The Southeastern Conference can boast back-to-back national titles in football and men’s basketball, the nation’s premier women’s basketball program and record attendance in college stadiums every autumn.
But there’s one leaderboard the SEC would prefer not to be associated with.
The league’s successes run parallel with its excesses. Since the NCAA began tracking major infractions cases in 1953, the SEC institutions have been penalized 48 times, an average of sanctions every 13½ months.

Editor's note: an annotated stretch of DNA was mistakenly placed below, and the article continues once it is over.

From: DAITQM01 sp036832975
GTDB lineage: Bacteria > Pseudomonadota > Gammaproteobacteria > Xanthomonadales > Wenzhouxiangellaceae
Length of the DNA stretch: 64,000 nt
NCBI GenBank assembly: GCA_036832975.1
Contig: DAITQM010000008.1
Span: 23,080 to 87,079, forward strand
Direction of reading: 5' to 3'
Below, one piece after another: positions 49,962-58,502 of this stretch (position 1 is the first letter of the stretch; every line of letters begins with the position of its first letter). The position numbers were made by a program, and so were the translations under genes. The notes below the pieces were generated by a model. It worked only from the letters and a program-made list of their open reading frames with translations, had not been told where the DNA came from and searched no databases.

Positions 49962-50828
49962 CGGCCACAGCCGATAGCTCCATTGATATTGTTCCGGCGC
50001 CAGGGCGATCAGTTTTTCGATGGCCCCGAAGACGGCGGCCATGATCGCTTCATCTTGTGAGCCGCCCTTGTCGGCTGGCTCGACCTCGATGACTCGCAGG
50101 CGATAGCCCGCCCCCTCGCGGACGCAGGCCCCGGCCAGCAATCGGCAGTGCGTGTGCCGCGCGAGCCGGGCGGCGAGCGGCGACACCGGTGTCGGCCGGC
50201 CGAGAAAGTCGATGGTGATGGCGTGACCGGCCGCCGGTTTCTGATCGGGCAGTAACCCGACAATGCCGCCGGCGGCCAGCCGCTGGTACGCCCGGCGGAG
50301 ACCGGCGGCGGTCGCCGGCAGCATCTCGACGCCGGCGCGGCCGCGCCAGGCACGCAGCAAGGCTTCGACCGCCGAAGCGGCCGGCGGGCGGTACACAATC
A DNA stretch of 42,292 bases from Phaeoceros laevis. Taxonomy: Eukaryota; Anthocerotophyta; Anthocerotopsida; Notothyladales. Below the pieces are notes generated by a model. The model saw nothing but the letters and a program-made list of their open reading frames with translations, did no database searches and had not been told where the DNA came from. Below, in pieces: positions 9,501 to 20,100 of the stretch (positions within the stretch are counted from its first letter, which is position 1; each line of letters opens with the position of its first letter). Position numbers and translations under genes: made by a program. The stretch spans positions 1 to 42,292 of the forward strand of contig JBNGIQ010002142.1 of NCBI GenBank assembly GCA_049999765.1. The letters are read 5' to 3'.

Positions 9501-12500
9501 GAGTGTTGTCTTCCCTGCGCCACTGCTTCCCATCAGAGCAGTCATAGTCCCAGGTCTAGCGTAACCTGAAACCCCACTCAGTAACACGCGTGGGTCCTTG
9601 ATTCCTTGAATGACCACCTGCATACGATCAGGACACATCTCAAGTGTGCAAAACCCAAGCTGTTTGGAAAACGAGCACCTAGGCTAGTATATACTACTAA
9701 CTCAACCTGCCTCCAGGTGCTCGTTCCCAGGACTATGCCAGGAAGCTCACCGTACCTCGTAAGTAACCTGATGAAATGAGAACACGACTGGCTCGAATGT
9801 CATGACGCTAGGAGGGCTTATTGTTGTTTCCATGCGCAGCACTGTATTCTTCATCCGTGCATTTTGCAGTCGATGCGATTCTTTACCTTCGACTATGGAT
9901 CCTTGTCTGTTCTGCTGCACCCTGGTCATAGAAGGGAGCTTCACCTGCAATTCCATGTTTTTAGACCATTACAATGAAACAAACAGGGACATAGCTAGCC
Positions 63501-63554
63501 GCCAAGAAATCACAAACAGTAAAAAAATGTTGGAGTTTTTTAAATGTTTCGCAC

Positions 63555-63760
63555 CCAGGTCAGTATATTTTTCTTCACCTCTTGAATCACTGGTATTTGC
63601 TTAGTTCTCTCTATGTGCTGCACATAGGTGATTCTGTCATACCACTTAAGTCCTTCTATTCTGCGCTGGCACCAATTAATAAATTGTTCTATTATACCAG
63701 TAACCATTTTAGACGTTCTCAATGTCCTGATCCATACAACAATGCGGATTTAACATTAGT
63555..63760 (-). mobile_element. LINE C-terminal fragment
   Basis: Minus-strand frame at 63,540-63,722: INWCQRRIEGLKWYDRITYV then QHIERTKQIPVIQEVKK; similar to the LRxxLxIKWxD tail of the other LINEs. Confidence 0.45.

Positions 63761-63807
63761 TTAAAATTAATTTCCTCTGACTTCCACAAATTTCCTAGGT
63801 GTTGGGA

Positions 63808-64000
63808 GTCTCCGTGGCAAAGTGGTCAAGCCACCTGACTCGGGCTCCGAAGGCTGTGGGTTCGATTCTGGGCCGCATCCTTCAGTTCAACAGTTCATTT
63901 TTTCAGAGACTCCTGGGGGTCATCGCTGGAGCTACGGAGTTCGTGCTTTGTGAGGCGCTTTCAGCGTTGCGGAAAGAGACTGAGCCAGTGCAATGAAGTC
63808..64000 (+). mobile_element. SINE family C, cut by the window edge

That’s in line with other conferences.
Using current conference alignments, the Big 12 leads BCS affiliates with 55 infractions cases, followed by the SEC, the Pac-10 (41) and the Big Ten (40).
Yet, of all the conferences, the SEC has perhaps the worst reputation for cheating.